Four veteran Hoover school administrators have decided to retire.
Melody Greene, a longtime Hoover educator who has been an assistant superintendent the past three years, had her last official day on May 31.
Carol Barber, who spent 18 years as principal at Simmons Middle School, 5½ years as assistant superintendent and the past 3½ years as principal at Trace Crossings Elementary, set her retirement date as July 1.
Charles Butler, who spent the past nine years as an assistant principal at Hoover High School, also is retiring effective July 1.
And Kathy Wheaton, who spent 18 years as principal at Berry Middle School and the past three years as principal at Greystone Elementary, is retiring Sept. 1.
Together, the four administrators have more than 140 years in education.
Greene said she started teaching when she was 21 and is turning 60 this year and decided to invest her time differently.
The time demands of an assistant superintendent job are massive, and she’s ready to spend more time with her family, including four children and 12 grandchildren, she said.
“To everything, there is a season,” Greene said. “I believe my season here is done.”
Greene, who graduated from the former Berry High School, started her teaching career at John Carroll Catholic High School and stayed there two years. She then filled in for a teacher at Berry High for a year before taking seven years off to raise young children at home.
In the fall of 1988, just as Hoover opened its own school system, she came back to teach English and literature at Berry. Berry transformed into Hoover High School in 1994, and Greene continued at Hoover until 2006. She served as director of the Hoover High International Baccalaureate program from 2001 to 2006.
She then worked five years as an assistant principal at Pelham High School and one year as an assistant principal at Spain Park High School before being pulled to work in the central office in November 2012. She officially became assistant superintendent in July 2013.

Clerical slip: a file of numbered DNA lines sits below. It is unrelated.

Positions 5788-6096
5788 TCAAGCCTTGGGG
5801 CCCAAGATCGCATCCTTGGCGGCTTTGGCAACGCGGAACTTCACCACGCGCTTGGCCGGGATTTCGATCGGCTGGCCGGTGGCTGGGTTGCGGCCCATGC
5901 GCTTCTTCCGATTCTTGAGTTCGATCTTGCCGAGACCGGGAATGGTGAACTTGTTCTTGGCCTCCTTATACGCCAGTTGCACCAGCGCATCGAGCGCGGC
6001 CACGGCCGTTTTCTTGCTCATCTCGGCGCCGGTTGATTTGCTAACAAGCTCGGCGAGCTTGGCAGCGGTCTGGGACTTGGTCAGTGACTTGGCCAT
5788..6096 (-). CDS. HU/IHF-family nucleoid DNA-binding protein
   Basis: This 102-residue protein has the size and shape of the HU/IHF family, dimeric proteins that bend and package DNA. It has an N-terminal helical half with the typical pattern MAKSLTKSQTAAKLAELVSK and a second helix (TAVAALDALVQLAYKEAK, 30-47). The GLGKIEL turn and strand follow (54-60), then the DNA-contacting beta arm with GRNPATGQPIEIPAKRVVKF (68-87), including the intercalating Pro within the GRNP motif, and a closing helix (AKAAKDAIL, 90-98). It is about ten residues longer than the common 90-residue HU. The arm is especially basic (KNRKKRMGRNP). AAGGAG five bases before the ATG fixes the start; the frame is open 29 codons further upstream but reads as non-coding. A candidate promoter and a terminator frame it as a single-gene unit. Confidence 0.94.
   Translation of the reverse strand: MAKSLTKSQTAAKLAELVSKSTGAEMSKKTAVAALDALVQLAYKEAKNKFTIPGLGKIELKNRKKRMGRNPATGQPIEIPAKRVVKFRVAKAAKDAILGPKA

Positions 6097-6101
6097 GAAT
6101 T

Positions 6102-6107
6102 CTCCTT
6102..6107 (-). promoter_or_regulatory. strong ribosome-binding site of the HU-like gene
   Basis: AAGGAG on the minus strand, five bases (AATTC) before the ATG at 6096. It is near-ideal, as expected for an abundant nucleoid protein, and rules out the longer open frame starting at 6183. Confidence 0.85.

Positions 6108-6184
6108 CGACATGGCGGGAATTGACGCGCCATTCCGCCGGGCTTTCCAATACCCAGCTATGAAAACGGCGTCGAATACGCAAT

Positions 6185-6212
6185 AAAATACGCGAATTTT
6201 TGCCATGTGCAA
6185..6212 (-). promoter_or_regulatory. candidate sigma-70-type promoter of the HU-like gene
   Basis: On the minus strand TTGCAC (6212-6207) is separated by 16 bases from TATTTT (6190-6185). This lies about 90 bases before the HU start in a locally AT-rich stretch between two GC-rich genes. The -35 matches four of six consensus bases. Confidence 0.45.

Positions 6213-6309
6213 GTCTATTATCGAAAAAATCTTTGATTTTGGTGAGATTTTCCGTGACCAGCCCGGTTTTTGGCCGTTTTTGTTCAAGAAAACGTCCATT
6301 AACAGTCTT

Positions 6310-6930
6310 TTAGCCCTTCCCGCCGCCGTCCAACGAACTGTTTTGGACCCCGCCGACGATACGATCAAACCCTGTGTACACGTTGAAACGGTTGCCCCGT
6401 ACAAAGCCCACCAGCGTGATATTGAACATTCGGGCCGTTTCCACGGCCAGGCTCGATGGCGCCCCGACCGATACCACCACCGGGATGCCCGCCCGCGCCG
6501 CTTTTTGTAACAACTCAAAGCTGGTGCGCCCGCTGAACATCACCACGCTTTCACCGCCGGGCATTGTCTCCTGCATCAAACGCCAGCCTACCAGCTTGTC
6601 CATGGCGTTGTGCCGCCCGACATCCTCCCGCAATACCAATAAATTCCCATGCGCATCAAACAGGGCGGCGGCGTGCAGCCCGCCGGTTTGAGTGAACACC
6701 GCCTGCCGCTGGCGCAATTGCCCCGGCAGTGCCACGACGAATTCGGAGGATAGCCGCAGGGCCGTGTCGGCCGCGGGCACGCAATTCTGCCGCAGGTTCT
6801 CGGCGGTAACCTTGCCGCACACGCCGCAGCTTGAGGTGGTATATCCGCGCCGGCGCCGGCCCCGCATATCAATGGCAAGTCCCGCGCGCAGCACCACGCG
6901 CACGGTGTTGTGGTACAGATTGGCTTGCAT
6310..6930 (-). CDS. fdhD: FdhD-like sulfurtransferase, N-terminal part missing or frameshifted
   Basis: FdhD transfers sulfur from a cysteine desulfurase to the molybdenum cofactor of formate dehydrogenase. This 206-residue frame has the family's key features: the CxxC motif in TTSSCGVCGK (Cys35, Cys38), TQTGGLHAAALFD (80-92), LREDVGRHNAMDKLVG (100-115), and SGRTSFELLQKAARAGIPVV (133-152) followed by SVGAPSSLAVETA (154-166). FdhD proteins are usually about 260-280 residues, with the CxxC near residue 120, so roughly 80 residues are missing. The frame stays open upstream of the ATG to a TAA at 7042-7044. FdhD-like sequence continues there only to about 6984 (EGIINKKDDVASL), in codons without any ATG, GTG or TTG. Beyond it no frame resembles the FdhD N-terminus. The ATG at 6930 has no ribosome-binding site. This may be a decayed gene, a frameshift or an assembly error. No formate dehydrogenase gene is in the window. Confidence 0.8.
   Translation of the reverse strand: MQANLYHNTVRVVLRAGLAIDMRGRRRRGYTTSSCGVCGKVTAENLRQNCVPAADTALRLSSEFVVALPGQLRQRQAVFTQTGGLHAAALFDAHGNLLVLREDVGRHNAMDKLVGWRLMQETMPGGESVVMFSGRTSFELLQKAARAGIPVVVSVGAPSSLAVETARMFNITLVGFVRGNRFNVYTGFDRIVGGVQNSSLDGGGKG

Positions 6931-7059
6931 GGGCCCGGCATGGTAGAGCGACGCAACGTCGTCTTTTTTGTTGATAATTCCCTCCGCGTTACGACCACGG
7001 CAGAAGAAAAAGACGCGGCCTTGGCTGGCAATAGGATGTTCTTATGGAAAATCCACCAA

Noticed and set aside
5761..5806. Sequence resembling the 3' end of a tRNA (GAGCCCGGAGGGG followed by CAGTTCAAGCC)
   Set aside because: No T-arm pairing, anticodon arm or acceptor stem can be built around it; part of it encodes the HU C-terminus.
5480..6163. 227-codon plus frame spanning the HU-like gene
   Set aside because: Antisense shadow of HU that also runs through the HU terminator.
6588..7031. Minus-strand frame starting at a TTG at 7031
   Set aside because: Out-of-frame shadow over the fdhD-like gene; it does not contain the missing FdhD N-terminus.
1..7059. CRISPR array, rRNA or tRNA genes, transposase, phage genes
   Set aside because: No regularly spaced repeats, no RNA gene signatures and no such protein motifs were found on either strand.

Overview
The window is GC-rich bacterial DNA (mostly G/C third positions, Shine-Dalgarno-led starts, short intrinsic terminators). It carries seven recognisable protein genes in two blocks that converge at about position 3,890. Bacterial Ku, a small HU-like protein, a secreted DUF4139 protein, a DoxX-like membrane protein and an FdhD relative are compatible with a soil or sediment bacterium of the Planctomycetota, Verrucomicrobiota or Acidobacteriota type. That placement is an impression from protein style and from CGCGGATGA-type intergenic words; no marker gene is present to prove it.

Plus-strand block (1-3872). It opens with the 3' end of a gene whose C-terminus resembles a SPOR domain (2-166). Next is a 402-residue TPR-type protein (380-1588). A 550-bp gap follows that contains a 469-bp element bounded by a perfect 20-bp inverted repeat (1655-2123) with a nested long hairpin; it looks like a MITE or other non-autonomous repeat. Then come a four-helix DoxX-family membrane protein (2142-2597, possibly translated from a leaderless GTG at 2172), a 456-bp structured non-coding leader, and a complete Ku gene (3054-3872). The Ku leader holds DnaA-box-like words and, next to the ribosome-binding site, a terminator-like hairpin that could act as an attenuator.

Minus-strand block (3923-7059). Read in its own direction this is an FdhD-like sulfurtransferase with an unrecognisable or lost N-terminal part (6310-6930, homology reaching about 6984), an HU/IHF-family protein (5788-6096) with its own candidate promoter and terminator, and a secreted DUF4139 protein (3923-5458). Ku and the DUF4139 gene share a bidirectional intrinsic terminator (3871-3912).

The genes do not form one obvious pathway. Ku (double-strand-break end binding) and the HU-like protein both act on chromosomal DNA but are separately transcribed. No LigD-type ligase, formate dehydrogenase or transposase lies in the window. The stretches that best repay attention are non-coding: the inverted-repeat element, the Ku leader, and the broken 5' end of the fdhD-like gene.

As assistant superintendent for administration, she is the “office of complaints and problems,” she said. “I like solving problems. I like helping get things back in order and finding positive solutions, even if they don’t make everybody happy.”
She has been blessed to do a little bit of everything in her career and has loved working for Hoover City Schools, she said. She’ll miss the friends she has made and miss contributing because she believes in the power of education, she said.
In retirement, she wants to teach at the Sunshine School at Children’s Hospital, which helps children keep up with their education while in the hospital. One of her grandsons had cancer, and she knows how much of a struggle it is, she said.
She also hopes to travel with her husband, Hoover Councilman John Greene, who supported her greatly over the years, she said.
Barber has been with Hoover City Schools since the system began in 1988. She worked a year as director of curriculum and instruction and then 18 years as principal at Simmons Middle School, where she was named a Middle School Principal of the Year for Alabama.
She was promoted to assistant superintendent in 2007 and served in the central office for 5½ years. She came to Trace Crossings as principal in November 2012.
Barber said at the time she was moving to Trace Crossings to help resolve strife, low morale among the faculty and a negative culture at the school, which had become the heart of the debate about school test scores and rezoning. She said the school is in a much better place now.
“It’s a very strong staff” that has played a leading part in some of the educational movements in Alabama toward project-based learning and innovative instruction in science, technology, engineering, arts and math, she said.
“There are some outstanding teachers in this building,” she said. “You just have to get out of their way and let them do their job.”
Personally, Barber said she is ready to devote more time to her family. She has a daughter in Virginia who just gave birth to Barber’s second grandchild, and she wants to spend more time with them, she said.